Ontario does not contest the decision on appeal regarding secondary tuition fees

The so-called Student Choice Initiative allowed university and college students to refuse to pay certain additional fees

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The Ontario government says it is not trying to take the legal battle over secondary school fees to the Supreme Court of Canada.

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A spokeswoman for Jill Dunlop, the minister for colleges and universities, says the province has no plans to appeal to the Canadian Supreme Court after its directive, which said some student fees were voluntary, was repealed.

The so-called Student Choice Initiative allowed university and college students not to pay certain ancillary fees, including student union fees.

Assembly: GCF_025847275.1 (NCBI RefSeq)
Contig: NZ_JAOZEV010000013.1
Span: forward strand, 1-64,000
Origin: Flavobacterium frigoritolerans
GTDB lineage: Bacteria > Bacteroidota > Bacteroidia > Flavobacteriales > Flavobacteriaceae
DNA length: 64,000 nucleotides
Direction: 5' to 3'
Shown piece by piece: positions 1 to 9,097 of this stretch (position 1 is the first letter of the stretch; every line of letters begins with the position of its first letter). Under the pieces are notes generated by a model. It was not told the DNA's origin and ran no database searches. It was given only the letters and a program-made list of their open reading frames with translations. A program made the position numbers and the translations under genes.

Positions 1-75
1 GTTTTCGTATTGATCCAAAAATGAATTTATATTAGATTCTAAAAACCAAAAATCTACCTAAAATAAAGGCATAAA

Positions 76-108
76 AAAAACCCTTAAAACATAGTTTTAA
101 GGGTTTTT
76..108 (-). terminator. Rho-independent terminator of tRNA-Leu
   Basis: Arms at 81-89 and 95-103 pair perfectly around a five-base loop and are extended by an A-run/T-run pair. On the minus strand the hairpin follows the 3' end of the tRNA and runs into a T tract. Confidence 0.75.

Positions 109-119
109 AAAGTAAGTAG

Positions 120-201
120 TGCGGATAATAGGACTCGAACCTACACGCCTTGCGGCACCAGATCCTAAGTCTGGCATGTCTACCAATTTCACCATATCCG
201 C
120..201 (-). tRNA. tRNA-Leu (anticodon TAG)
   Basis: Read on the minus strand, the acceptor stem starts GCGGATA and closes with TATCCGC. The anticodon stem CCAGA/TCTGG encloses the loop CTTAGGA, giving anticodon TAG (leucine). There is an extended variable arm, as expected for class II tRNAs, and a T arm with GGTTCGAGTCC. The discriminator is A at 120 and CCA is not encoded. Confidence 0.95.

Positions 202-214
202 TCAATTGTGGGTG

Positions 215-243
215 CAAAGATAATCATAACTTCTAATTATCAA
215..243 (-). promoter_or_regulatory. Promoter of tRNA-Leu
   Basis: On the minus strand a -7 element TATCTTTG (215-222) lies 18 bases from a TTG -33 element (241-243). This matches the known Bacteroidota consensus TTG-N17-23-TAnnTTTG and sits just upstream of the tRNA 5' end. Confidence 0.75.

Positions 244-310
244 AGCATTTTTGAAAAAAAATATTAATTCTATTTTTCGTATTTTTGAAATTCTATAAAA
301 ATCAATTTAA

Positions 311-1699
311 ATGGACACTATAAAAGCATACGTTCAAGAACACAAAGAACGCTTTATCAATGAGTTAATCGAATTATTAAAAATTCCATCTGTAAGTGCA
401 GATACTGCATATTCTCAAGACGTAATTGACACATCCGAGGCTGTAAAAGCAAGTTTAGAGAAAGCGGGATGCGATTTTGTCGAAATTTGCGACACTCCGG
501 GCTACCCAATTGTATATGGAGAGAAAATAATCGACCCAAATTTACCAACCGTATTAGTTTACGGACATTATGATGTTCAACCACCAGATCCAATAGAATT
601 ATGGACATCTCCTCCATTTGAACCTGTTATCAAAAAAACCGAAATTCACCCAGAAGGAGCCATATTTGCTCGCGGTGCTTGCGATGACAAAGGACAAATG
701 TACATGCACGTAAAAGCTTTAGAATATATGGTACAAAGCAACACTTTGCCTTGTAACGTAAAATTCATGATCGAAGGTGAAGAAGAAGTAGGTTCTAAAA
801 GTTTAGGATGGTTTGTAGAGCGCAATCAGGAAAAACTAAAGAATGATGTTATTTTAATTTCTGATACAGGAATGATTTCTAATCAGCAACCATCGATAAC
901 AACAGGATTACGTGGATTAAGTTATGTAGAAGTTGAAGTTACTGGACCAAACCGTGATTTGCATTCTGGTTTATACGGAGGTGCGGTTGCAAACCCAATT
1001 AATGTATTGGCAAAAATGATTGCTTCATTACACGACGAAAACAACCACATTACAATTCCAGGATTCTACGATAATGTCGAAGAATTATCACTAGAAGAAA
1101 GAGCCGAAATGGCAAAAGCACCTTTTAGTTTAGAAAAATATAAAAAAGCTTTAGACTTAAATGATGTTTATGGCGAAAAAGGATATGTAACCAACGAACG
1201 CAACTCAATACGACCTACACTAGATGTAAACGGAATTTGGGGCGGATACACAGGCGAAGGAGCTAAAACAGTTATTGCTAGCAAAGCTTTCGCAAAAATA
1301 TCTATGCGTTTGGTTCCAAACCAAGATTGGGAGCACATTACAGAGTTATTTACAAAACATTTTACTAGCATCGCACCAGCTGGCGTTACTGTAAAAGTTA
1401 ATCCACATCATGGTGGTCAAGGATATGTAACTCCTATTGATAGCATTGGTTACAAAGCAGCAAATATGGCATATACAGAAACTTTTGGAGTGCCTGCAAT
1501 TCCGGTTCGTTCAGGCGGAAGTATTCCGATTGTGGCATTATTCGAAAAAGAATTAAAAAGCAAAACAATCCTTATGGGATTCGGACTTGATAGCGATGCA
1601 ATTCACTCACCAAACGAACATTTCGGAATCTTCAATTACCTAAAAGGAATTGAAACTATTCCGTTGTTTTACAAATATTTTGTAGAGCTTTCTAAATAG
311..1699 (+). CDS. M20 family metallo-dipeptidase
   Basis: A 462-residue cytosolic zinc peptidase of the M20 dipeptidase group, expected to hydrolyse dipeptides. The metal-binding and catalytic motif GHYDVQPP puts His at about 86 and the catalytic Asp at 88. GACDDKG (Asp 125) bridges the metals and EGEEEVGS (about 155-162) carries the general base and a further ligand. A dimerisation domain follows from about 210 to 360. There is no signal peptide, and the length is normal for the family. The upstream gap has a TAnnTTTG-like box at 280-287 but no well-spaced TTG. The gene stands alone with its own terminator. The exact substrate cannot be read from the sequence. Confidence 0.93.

In August, the Ontario Court of Appeals dismissed the government’s appeal against a lower court decision declaring the policy illegal.

In its decision, the Court of Appeal ruled that the directive was in conflict with Ontario’s legislation on colleges and universities.

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It wrote that if a province wants to impose such a policy, it must first amend the Ontario Colleges of Applied Arts and Technology Act and the legislation that establishes every university in Ontario.

Opt-out regulations were introduced in 2019, and many on-campus organizations received less funding. As a result, some organizations, such as student unions, campus media, and LGBTQ support centers, had to lay off staff or cut services.

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